As early as 3000 years ago, ancient Chinese created a raw material called distiller’s yeast, which could be used to make a very fragrant spirit with a lingering aftertaste. For thousands of years, distiller’s yeast has been a part of the recipe for Chinese spirits. Today, very few Chinese people know how their ancestors distilled this liquor.
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Weiqi is the Chinese name for the classic board game usually known in English as Go (from the Japanese igo). The game has a long history in China, certainly predating Chess in any of its versions. It has never been as popular in terms of mass support as xiangqi (Chinese Chess), which continues to be the game particularly of the overseas Chinese; but it was always favoured by the scholar class. In recent years professional players have emerged in China able to challenge the top Japanese masters, and from about 1970 onwards a corresponding public interest in weiqi has grown in mainland China; there are also some professionals in Taiwan.
Nobody knows for sure when Weiqi (Go) was invented. According to the legend, Emperor Yao (2357-2255 B.C.) invented Weiqi to enlighten his son Dan Zhu. It was also recorded that Shun’s son Shang Jun was not bright and Shun (2255-2205 B.C.) invented Weiqi to teach him. The Encyclopedia Britannica records that it was invented in China in 2306 B.C. (Encyclopedia Americana, 2300 B.C.).
A list of commonly used Go/weiqi Terms.
- Aji — A weakness that is left behind in the opponent’s position. Typically it can be exploited in more than one way.
- Atari — The state of a stone or unit that has only one liberty.
- Capturing race — See Semeai.
- Chain — A group of stones that are directly adjacent along the lines of the board. Also string.
- Connection — Joining stones along the lines of the board, or making it possible for them to be joined, even if the opponent plays first.
- Cut — A move which separates two or more of a player’s stones by occupying a point adjacent to them.
- Dame — 1) An empty point adjacent to a stone; 2) a neutral point between the established Black and White positions.
- Damezumari — Inability to play at a tactically desirable point due to lack of dame.
- Death — A group is dead when its owner cannot, playing first with correct play, make it live with two eyes or in seki or make a ko for life, given accurate play by the opponent.
Lesson 10: Capturing Races
A capturing race occurs when black surrounds a white group, but is itself partially or wholly surrounded by white, and neither surrounded group is alive by itself. The idea of the capturing race is actually implicitly brought out in many of the earlier lessons, especially in section 2.4, titled “Seki”. Generally, there are three possible outcomes from a capturing race:
Lesson 9: Basic Endgame Techniques
9.1 Ending A Game
The endgame refers to the part of the game whereby the game is about to be concluded. It is usually a rather tedious process, with both players trying to make their territories more defined, and this part of the game can actually determine which player is the winner. Both players will try to grab the bits and pieces of small territories, attempt to increase their own territory while decreasing their opponent’s territory.
Lesson 8: Basic Connecting Techniques
8.1 Connecting Solidly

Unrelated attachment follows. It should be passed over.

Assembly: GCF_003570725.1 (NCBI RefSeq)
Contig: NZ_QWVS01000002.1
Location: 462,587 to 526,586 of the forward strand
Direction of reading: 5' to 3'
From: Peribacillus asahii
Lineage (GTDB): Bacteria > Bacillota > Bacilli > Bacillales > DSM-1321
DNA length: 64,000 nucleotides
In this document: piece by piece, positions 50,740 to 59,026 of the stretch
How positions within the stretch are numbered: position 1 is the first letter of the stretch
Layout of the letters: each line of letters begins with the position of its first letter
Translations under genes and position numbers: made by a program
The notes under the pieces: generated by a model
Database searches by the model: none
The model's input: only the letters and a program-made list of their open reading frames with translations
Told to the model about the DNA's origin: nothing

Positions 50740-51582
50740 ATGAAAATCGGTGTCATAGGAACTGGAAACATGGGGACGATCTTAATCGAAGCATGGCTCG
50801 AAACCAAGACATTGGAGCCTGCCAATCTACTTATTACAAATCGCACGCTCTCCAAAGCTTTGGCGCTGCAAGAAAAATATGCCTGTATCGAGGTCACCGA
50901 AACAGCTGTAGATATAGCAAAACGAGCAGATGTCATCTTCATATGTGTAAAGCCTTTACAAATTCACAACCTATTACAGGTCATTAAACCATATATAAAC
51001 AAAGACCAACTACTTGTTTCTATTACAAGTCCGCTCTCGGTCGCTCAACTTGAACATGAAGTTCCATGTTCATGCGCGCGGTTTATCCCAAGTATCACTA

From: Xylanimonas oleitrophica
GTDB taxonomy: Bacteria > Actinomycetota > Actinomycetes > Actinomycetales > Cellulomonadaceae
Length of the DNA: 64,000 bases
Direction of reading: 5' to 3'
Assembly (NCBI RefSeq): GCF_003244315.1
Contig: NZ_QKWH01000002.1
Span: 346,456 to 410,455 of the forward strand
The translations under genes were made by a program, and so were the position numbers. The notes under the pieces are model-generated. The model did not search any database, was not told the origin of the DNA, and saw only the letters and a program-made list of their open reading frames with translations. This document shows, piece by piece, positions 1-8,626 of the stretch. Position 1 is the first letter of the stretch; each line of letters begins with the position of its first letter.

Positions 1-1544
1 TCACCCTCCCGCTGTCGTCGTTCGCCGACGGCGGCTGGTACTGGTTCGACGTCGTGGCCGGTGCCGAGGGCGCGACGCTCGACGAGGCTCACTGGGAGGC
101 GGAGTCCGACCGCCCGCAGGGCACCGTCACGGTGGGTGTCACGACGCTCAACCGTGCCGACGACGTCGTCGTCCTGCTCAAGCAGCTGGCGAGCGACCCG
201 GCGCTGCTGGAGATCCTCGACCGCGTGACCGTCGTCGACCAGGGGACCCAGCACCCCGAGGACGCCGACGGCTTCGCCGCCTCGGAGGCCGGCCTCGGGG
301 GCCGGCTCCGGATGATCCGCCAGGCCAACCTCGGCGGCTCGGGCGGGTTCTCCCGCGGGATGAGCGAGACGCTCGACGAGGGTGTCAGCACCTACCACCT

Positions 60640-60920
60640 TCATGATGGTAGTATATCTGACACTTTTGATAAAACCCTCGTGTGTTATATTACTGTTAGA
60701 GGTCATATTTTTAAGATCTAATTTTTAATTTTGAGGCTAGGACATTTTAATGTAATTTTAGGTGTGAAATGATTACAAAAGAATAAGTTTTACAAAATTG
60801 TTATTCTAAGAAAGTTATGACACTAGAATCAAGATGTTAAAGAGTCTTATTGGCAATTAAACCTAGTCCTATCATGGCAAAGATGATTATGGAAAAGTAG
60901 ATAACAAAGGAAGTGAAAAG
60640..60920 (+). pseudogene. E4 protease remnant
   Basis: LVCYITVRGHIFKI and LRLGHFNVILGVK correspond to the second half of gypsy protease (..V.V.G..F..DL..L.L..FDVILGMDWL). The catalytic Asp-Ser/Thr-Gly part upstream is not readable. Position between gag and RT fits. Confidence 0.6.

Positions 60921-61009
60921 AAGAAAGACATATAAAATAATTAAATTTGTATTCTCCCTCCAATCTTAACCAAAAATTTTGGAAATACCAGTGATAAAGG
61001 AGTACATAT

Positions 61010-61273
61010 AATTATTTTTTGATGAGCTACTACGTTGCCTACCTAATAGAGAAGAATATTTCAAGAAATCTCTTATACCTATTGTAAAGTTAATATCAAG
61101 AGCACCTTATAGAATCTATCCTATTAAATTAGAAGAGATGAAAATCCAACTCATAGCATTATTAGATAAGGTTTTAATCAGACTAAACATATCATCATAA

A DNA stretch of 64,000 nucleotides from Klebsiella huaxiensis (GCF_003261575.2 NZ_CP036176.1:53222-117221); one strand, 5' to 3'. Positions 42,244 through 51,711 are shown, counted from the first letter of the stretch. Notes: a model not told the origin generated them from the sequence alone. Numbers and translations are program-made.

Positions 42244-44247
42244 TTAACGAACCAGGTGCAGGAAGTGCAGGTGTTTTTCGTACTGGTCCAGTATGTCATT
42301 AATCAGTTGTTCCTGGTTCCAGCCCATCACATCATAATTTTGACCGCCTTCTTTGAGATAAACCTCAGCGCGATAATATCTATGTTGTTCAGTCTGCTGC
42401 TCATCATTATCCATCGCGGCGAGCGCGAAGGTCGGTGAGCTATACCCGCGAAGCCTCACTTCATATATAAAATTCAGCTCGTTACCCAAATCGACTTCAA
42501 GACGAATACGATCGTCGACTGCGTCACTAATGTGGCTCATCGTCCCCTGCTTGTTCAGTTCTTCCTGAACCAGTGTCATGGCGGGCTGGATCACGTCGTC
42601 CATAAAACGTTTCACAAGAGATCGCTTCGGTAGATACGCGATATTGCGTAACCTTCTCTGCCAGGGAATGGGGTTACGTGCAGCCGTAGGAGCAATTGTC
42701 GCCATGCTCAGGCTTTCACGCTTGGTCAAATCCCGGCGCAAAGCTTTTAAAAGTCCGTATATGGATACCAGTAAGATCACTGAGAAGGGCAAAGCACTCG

Recall in Lesson 4 on Connecting And Cutting, it is emphasized that it is generally a good idea to keep your stones connected. Of course, if the situation warrants it, you may consider to sever the connection of your opponent’s groups so that the battle is advantageous to you.
This lesson will introduce the various basic techniques of connecting. We shall start off with the most fundamental form, which is connecting solidly.
Lesson 7: Basic Capturing Techniques
7.1 Atari Techniques
Many times you try to atari a group, but your opponent simply adds another stone to it and avoids capture, right? However, under some circumstances, you can make use of the surrounding stones you have, and atari your opponent’s stones so that they have to run smack into your surrounding stones, and bingo! You have all of them captured in your network of stones.
Lesson 6: Multiple-Space Eyes
6.1 Two-Space Eyes
In this lesson, we shall investigate the status (i.e. whether a group is living or dead) of groups that has an eye with two or more spaces (and no other eyes) when surrounded. Important: the multiple-space eyes introduced in this lesson are groups with all its stones solidly connected in a chain – eyes with cutting points may have results differing from those given in this lesson.
Lesson 5: Ko And Ko Threats
5.1 Ko Threats
Let us consider Diagram 5-1. When black 1 takes the ko, white cannot take back the ko immediately. How should white respond?
Lesson 4: Connecting and Cutting
The fundamental aspect of each and every Go battle is about connecting and cutting. In general, it is a good idea to connect your groups together, and to cut your opponent’s group into two or more groups.
Lesson 3: Capturing and Saving Groups
The move that causes the opponentâ€™s group to be reduced to only 1 liberty is known as atari. It means that, if the opponent does not respond to this move, his group can be removed from the board during the next move.
Lesson 2: Living and Dead Groups
2.1. Dead Groups
A group is simply a collection of two or more connected or loosely connected stones.
Lesson 1: Introduction to Go
1.1. About the game Go
Go is an ancient game originated from China, with a definite history of over 3000 years, although there are historians who say that the game was invented more than 4000 years ago. The Chinese call the game Weiqi. Other names for Go include Baduk (Korean), Igo (Japanese) and Goe (Taiwanese). This game is getting increasingly popular around the world, especially in Asian, European and American countries, with many worldwide competitions being held.